Francis Scott Key


Francis Scott Key Famous memorial

Keymar, Carroll County, Maryland, USA
Death 11 Jan 1843 (aged 63)
Baltimore, Baltimore City, Maryland, USA
Burial Frederick, Frederick County, Maryland, USA
Plot Orginally, Area H, Lot 436, then crypt in monument
Memorial ID 578 View Source

Lawyer, poet who penned the national anthem of the United States of America. Born at Terra Rubra, his family's 1,865 acre plantation in Frederick County just north of Keymar which today is in Carroll County, Maryland, the son of judge John Ross Key and his wife Anne Phebe Penn Dagworthy Charlton. He went to St. John's School in Annapolis and then continued to study law with his uncle's firm there. He considered the ministry more than once in his life and became a leader in the Sunday school movement. His published works include The Power of Literature and Its Connection with Religion (1834) and the posthumous collection Poems (1857). By 1805 he had his own well established practice in Georgetown, a town of 5,000, just a few miles from the Capitol. The tranquility usually found here had been broken by the British attack and capture of Washington where they had set fire to both the Capitol and the White House, the flames of which could be seen forty miles away in Baltimore. While at war with France they were trying to keep control of world shipping and had entered the Chesapeake Bay both to interrupt trade and to prepare for an assault on Baltimore. Learning that a much loved elderly physician of Upper Marlboro, Dr. William Beanes was hostage on the British flagship Tonnant, Key together with Col. John Skinner, an American agent for prisoner exchange, set sail on a sloop from Baltimore flying a flag of truce approved by President Madison. After much negotiation the release was arranged, but they had seen and heard too much of the preparations for the attack on Baltimore. They were forced to wait under guard behind the British fleet. It was from this position that after a long night of battle where they were assured by the ongoing shelling that Fort McHenry had not surrendered. Long before dawn there was a sudden and mysterious silence and waiting in the darkness that anxiety was finally broken when daylight came, the flag was still there! This led the amateur poet to write on the back of a letter in his pocket the lines that would become central to our national anthem. Later that same month the Baltimore Patriot published the completed verses under the title "Defence of Fort M'Henry" with the added note "Tune: Anacreon in Heaven." A Baltimore actor sang the new song in a public performance the next month as "The Star-spangled Banner" and it became a popular patriotic song. In 1931 Congress enacted legislation that made this the official national anthem. He was appointed the United States District Attorney and appeared many times before the Supreme Court. Married in 1802 to Mary Tayloe Lloyd, they had six sons and five daughters and continued to live in Georgetown until around 1833. He died in Baltimore from pleurisy while visiting his daughter Elizabeth Howard and was first buried at Saint Paul's Cemetery there in, but was removed to his family's lot in Frederick in 1866. The Key Monument Association erected a memorial in 1898 and the remains of both Francis Scott Key and his wife were placed in a crypt in the base of the monument. There are cenotaphs at Fort McHenry, on Eutaw Street in Baltimore and at the Presidio in San Francisco, California. His collateral relative, F. Scott Fitzgerald was named for him.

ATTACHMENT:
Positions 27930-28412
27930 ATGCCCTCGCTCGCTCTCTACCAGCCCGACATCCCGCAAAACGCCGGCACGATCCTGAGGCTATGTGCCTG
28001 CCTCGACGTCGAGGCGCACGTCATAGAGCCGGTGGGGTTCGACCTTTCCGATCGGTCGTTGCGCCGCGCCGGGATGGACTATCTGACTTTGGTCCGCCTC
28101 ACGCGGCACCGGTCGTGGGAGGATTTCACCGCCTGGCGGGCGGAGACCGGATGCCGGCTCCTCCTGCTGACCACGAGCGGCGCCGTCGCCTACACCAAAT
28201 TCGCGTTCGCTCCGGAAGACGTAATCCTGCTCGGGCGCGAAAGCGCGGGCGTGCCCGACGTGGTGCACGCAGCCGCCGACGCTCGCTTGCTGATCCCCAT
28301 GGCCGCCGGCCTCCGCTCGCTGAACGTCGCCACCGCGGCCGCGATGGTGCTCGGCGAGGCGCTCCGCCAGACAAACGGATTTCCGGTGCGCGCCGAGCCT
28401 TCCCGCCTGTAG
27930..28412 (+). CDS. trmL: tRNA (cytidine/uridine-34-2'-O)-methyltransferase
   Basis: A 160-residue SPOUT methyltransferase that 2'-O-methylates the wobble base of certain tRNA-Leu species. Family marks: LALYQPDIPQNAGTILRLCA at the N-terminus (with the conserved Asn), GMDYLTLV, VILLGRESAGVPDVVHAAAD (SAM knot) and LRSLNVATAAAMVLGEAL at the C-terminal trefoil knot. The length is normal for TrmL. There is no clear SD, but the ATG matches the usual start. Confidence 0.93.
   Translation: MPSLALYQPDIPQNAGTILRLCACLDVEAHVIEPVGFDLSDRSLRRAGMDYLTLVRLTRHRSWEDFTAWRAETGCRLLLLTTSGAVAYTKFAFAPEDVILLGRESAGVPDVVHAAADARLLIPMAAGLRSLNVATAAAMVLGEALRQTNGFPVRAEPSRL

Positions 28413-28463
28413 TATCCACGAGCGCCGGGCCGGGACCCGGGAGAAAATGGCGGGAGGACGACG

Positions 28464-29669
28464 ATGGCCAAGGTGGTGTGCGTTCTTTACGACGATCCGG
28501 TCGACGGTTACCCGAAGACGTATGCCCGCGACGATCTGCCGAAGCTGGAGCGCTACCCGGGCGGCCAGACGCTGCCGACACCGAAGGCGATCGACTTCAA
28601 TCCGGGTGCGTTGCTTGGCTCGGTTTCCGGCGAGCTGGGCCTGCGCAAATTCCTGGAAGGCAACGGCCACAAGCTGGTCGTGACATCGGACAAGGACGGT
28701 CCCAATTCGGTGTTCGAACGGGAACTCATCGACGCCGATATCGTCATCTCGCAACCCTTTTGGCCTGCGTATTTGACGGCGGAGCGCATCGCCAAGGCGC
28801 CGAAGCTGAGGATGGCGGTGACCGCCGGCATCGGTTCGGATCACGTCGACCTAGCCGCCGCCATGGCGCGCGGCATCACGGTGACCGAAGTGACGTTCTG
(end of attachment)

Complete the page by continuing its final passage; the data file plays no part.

Bio by: D C McJonathan-Swarm


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  • Maintained by: Find a Grave
  • Added: 31 Dec 2000
  • Find a Grave Memorial 578
  • Find a Grave, database and images ( : accessed ), memorial page for Francis Scott Key (1 Aug 1779–11 Jan 1843), Find a Grave Memorial ID 578, citing Mount Olivet Cemetery, Frederick, Frederick County, Maryland, USA ; Maintained by Find a Grave .